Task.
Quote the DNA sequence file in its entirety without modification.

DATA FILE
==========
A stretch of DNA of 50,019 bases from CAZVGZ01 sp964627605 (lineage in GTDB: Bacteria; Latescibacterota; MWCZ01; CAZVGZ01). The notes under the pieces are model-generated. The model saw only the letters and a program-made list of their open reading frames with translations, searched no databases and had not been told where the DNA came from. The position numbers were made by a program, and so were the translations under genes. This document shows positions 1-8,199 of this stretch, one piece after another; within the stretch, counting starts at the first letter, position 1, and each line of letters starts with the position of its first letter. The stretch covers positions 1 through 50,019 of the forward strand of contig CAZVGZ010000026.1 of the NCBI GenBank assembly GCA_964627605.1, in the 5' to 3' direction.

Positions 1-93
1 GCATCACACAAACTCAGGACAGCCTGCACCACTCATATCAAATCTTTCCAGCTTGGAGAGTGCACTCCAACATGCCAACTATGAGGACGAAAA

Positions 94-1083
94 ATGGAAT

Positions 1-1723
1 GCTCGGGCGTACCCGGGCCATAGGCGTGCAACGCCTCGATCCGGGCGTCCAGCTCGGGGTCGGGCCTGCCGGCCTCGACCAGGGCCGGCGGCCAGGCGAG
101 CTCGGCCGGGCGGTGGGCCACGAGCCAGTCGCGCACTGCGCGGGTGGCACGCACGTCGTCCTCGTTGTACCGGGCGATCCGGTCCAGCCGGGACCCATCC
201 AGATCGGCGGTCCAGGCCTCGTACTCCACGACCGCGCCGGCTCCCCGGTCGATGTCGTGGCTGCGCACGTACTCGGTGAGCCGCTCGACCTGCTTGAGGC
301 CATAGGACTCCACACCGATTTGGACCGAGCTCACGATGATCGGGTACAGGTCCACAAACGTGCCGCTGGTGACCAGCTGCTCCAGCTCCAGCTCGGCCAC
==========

A stretch of DNA of 50,019 bases from CAZVGZ01 sp964627605 (lineage in GTDB: Bacteria; Latescibacterota; MWCZ01; CAZVGZ01). The notes under the pieces are model-generated. The model saw only the letters and a program-made list of their open reading frames with translations, searched no databases and had not been told where the DNA came from. The position numbers were made by a program, and so were the translations under genes. This document shows positions 1-8,199 of this stretch, one piece after another; within the stretch, counting starts at the first letter, position 1, and each line of letters starts with the position of its first letter. The stretch covers positions 1 through 50,019 of the forward strand of contig CAZVGZ010000026.1 of the NCBI GenBank assembly GCA_964627605.1, in the 5' to 3' direction.

Positions 1-93
1 GCATCACACAAACTCAGGACAGCCTGCACCACTCATATCAAATCTTTCCAGCTTGGAGAGTGCACTCCAACATGCCAACTATGAGGACGAAAA

Positions 94-1083
94 ATGGAAT

Positions 1-1723
1 GCTCGGGCGTACCCGGGCCATAGGCGTGCAACGCCTCGATCCGGGCGTCCAGCTCGGGGTCGGGCCTGCCGGCCTCGACCAGGGCCGGCGGCCAGGCGAG
101 CTCGGCCGGGCGGTGGGCCACGAGCCAGTCGCGCACTGCGCGGGTGGCACGCACGTCGTCCTCGTTGTACCGGGCGATCCGGTCCAGCCGGGACCCATCC
201 AGATCGGCGGTCCAGGCCTCGTACTCCACGACCGCGCCGGCTCCCCGGTCGATGTCGTGGCTGCGCACGTACTCGGTGAGCCGCTCGACCTGCTTGAGGC
301 CATAGGACTCCACACCGATTTGGACCGAGCTCACGATGATCGGGTACAGGTCCACAAACGTGCCGCTGGTGACCAGCTGCTCCAGCTCCAGCTCGGCCAC